Tool Test: 14 Bench Vises
A head-to-head look at the tool everyone needs
Synopsis: Woodworker and associate editor Matt Kenney firmly believes that a good bench vise is as important as any tool in the shop. So, with the help of a shopful of college students, he set out to test 14 of them. Whether you choose a cast-iron vise or vise hardware, you want your front vise to hold work securely, open and close easily, clamp squarely to stock, and resist racking. Kenney found that important features also include a quick-release device and the capacity to add benchdogs. Included are directions on installing cast-iron vises and vise hardware.
From Fine Woodworking #205
My woodworking improved dramatically after I installed a vise on my bench. With a vise to hold my work, I could mark and cut accurate dovetails, plane square edges, and rout profiles without the board sliding all over.
That’s why I’m convinced that a bench vise is as important as any tool in the shop. Whether you use power tools, hand tools, or both, a good bench vise will help you work more accurately, efficiently, and safely.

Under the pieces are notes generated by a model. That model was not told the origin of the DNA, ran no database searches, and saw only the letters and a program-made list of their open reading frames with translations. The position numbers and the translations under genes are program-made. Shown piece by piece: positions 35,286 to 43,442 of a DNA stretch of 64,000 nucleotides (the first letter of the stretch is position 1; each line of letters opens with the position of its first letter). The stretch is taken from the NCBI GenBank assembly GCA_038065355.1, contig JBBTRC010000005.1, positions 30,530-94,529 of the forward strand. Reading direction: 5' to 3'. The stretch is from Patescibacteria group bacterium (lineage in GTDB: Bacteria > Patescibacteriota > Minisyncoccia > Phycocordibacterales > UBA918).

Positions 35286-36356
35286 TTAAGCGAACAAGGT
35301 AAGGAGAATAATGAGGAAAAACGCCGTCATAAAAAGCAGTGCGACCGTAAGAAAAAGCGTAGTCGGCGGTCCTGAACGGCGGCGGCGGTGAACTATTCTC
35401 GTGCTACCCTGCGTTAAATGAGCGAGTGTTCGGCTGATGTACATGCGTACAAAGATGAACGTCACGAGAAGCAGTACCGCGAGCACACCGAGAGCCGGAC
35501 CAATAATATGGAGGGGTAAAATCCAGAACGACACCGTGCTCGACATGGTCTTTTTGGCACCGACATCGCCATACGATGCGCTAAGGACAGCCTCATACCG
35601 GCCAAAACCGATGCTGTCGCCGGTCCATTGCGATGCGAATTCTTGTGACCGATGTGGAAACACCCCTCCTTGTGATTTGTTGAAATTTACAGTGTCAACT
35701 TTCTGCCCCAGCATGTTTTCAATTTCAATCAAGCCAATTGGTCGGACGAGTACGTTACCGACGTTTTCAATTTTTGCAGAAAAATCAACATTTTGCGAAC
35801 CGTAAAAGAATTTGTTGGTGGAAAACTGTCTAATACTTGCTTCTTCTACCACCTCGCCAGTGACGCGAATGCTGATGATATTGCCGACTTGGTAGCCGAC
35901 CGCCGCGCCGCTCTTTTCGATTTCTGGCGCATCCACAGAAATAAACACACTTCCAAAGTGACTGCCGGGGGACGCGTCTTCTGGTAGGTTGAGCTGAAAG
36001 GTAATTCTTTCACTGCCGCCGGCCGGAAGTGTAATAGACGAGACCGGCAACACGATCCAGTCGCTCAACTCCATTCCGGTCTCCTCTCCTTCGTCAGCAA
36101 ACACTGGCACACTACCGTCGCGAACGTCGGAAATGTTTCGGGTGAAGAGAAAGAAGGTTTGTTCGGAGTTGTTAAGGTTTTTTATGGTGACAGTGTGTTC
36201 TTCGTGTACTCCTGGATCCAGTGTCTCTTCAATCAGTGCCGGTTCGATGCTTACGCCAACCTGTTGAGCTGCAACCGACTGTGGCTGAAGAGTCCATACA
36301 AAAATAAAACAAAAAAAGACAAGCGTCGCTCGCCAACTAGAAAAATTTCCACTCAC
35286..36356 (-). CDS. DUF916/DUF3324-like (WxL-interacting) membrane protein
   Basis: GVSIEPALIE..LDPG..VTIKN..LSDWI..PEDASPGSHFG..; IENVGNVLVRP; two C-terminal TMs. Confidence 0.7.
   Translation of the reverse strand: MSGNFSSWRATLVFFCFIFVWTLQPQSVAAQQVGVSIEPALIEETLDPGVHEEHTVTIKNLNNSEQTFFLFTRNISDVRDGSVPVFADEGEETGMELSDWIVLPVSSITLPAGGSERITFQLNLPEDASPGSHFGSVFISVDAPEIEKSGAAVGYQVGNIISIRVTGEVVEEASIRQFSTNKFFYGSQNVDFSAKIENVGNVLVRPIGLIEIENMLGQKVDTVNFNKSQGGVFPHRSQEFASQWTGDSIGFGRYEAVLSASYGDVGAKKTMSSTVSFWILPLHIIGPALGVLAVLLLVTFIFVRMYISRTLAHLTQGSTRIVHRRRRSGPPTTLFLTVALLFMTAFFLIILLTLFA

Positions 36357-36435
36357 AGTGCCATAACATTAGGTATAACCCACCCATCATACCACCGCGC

A bench vise is meant to hold your work securely. A good vise not only does that well, but also opens and closes easily, has jaws that clamp squarely to the stock and hold it tight, and is versatile enough to handle a variety of woodworking tasks. A bad vise doesn’t hold boards tight, or has a nut that pops off the threads when you tighten the jaws.
Narrowing the field: It wouldn’t be practical to test every vise available, so I focused on front vises, because they are the first serious vise woodworkers buy and can be the only type they’ll need. Front vises are not difficult to install and they can be used as end vises. All have a screw…